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22nd November 2013

Semyon Bychkov on Wagner

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Wagner‘Wagner’s operas are the closest music to Buddhism that I know,’ says Semyon Bychkov. He goes on to explain: ‘It is in a permanent state of unfolding. Yes, of course, there is a moment when it starts – but only because it is at that point we hear it. The story had actually begun a long time ago. And if you are not familiar with it, it’s all right, because during the next five hours, someone will make sure to inform you!

So it is sequential writing. It has no beginning, and it has no end. What is Buddhism if not that? It is a constant and eternal reincarnation. Now, that is astonishing. Because it simply means that his idea of time is not within the confines of an hour that has 60 minutes, or a day that has 24 hours, and so on.

But now comes the question of the tempo at which his music has to unfold. And he writes about it himself. We find the right tempo from speaking the text. He said this when he received the timings of a performance of Lohengrin, at Weimar, conducted by Liszt. He realised that it had taken much longer than he had intended, because the singers had lingered over the recitatives. And he said, ‘I have already thought about it, and I have written the rhythm of the speech into the music. So you find the right tempo from the way the text is spoken.’

This leads logically to the story of Strauss conducting Parsifal in Bayreuth, and causing a scandal with his tempos. He said in his own defence, ‘I was here in 1882 when Parsifal was given for the first time. I was sitting next to my father who played first horn. And every so often a little door behind Levi would open, and the master himself would put his head in and say, ‘Levi, don’t drag the tempo.’ Everything that has been done to this music since is a travesty.’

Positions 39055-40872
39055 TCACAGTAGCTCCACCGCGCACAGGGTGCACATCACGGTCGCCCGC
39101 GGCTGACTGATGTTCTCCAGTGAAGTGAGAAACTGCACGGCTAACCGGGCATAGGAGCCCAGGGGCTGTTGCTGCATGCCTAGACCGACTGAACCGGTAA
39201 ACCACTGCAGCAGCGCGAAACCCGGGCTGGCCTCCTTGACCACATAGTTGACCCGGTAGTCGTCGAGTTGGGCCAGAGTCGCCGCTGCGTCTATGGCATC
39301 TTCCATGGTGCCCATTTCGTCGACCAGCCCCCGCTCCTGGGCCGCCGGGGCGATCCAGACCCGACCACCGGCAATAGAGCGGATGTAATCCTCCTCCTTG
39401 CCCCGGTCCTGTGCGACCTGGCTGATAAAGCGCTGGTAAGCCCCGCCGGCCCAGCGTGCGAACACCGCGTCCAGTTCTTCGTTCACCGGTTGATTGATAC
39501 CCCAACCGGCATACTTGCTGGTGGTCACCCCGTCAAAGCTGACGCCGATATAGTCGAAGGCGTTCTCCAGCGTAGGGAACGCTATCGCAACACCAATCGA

Believe it or not, the original set of Parsifal orchestral parts survived in the Bayreuth archives, and it was used almost until the First World War, with many musicians documenting the timings of the acts. And it is true that after that first decade, it got slower and slower and slower. Wagner died one year after the premiere. Levi was not there any more. Cosima was telling everyone how deep and solemn it should be. And as the music sounds so glorious when it is played slowly, it was hard to argue with her.

But Strauss remembered exactly how it must be. And when you start thinking that there is a text, and people have to sing that text in sentences, not syllables, you see that it makes absolute sense.’

Listen to Semyon Bychkov conduct Wagner Lohengrin with the WDR Sinfonieorchester Köln:

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